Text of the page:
Notes
Erratum In: J Nutr. 2008 Jul;138(7):1399
PubMed ID
18287374 View in PubMed
Less detail
Source
Can J Public Health. 2009 May-Jun;100(3):184-8
Publication Type
Article
Author
Valerie Tarasuk
Janet Vogt
Author Affiliation
Department of Nutritional Sciences, Faculty of Medicine, University of Toronto, 150 College Street, Toronto, ON M5S 3E2. valerie.tarasuk@utoronto.ca
Source
Can J Public Health. 2009 May-Jun;100(3):184-8
Language
English
Publication Type
Article
Keywords
Adolescent
Adult
Aged
Child
Family Characteristics
Food Supply - economics
Humans
Income
Marital status
Middle Aged
Multivariate Analysis
Odds Ratio
Ontario
Pensions
Social Welfare
Socioeconomic Factors
Abstract
To identify socio-demographic factors associated with household food insecurity in the Ontario population.
Using data from the Ontario Share File of the 2004 Canadian Community Health Survey, Cycle 2.2, multivariate logistic regression was applied to identify the socio-demographic characteristics of households most likely to report food insecurity.
Of the estimated 379,100 food-insecure households in Ontario in 2004, 55% were reliant on salaries or wages, 23% on social assistance, and 13% on pensions or seniors' benefits. The prevalence of food insecurity increased markedly as income adequacy declined, rising to 47% in the lowest category of income adequacy. Food insecurity was also more prevalent among tenant households and single-person and single-parent households. When all socio-demographic factors were taken into account, three potent socio-demographic correlates of household food insecurity in Ontario were identified: low income adequacy, social assistance as the main source of income, and not owning one's dwelling. Compared to households whose main source of income was salary or wages, the adjusted odds of experiencing food insecurity was 3.69 (95% CI: 2.33, 5.84) for households reliant on social assistance, but 0.44 (95% CI: 0.29, 0.67) for those reliant on pensions or seniors' benefits.
Our findings highlight the need for more adequate social assistance benefit levels, but also point to the need for better income supports for low-waged workers in Ontario so that they have sufficient financial resources to purchase the food they need.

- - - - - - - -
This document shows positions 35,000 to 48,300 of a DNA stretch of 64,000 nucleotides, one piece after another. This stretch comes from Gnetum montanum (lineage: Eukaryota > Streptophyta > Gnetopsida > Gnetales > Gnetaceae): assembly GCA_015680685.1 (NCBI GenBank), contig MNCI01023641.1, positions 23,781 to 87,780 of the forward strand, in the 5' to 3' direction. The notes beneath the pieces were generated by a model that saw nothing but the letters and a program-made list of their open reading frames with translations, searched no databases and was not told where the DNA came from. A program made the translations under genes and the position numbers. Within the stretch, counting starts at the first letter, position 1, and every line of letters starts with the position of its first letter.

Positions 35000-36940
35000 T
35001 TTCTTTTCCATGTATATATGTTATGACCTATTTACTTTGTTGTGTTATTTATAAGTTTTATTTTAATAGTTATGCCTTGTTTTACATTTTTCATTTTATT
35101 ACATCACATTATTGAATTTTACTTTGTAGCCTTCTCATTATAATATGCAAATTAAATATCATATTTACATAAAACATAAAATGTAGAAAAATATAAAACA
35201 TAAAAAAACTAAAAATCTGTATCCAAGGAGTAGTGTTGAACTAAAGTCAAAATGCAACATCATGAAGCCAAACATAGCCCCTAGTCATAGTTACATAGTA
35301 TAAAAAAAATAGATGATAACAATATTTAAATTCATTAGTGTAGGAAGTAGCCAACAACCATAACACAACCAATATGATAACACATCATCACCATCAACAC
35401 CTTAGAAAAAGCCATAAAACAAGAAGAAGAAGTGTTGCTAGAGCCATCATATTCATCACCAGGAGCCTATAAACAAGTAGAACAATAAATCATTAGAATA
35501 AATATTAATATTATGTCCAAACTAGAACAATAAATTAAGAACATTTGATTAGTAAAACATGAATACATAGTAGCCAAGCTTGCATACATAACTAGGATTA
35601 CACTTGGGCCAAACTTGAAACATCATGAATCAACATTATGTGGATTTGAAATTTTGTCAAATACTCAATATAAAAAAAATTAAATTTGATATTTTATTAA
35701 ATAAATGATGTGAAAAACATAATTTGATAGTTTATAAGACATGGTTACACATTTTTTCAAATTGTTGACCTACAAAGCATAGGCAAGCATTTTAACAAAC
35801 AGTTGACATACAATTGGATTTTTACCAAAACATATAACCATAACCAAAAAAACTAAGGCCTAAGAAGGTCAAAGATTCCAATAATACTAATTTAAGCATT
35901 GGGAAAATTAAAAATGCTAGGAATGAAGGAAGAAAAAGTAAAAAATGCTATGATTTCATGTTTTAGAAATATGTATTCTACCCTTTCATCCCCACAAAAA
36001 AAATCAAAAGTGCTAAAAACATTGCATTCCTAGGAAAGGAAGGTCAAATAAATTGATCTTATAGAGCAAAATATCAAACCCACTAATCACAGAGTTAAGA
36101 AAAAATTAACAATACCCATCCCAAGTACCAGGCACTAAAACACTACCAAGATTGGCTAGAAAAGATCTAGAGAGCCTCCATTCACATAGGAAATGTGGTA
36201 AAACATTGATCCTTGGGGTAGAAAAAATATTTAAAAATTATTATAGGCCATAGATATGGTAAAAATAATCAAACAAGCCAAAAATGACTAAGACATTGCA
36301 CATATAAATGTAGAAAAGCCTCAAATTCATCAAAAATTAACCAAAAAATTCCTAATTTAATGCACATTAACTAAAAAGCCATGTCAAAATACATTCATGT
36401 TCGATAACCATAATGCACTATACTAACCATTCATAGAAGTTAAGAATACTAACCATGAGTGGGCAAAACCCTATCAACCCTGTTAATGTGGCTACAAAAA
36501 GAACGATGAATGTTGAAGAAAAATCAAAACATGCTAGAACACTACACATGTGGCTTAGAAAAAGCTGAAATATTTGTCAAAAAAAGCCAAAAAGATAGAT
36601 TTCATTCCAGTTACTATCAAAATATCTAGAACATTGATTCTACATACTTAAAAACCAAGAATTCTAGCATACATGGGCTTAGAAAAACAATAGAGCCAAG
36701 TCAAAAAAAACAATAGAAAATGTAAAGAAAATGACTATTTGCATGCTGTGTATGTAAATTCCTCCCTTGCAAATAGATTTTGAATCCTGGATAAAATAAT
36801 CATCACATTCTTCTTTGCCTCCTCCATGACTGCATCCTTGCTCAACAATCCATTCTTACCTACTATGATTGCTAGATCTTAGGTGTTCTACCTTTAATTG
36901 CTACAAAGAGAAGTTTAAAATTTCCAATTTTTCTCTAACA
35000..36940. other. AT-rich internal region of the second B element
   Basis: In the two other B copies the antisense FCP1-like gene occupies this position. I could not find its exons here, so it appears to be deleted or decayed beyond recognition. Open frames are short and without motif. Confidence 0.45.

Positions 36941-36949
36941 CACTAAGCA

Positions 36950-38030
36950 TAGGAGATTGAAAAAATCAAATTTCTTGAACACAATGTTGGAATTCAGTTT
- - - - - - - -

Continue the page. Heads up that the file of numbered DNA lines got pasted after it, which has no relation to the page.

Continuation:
PubMed ID
19507719 View in PubMed
Less detail

Multiplex social ecological network analysis reveals how social changes affect community robustness more than resource depletion.

https://arctichealth.org/en/permalink/ahliterature290892
Source
Proc Natl Acad Sci U S A. 2016 11 29; 113(48):13708-13713
Publication Type
Journal Article
Research Support, Non-U.S. Gov't
Research Support, U.S. Gov't, Non-P.H.S.
Date
11-29-2016
Author
Jacopo A Baggio
Shauna B BurnSilver
Alex Arenas
James S Magdanz
Gary P Kofinas
Manlio De Domenico
Author Affiliation
Department of Environment and Society, Utah State University Logan, UT 84322.
Source
Proc Natl Acad Sci U S A. 2016 11 29; 113(48):13708-13713
Date
11-29-2016
Language
English
Publication Type
Journal Article
Research Support, Non-U.S. Gov't
Research Support, U.S. Gov't, Non-P.H.S.
Keywords
Alaska
Arctic Regions
Climate change
Ecosystem
Family Characteristics
Food Supply - economics
Humans
Models, Theoretical
Social Change
Social Class
Social Environment
Abstract
Network analysis provides a powerful tool to analyze complex influences of social and ecological structures on community and household dynamics. Most network studies of social-ecological systems use simple, undirected, unweighted networks. We analyze multiplex, directed, and weighted networks of subsistence food flows collected in three small indigenous communities in Arctic Alaska potentially facing substantial economic and ecological changes. Our analysis of plausible future scenarios suggests that changes to social relations and key households have greater effects on community robustness than changes to specific wild food resources.
Notes
Cites: Science. 2010 May 14;328(5980):876-8 PMID 20466926
Cites: PLoS One. 2014 Jul 21;9(7):e102806 PMID 25047714
Cites: Ambio. 2004 Aug;33(6):344-9 PMID 15387072
Cites: Hum Ecol Interdiscip J. 2015 Aug;43(4):515-30 PMID 26526638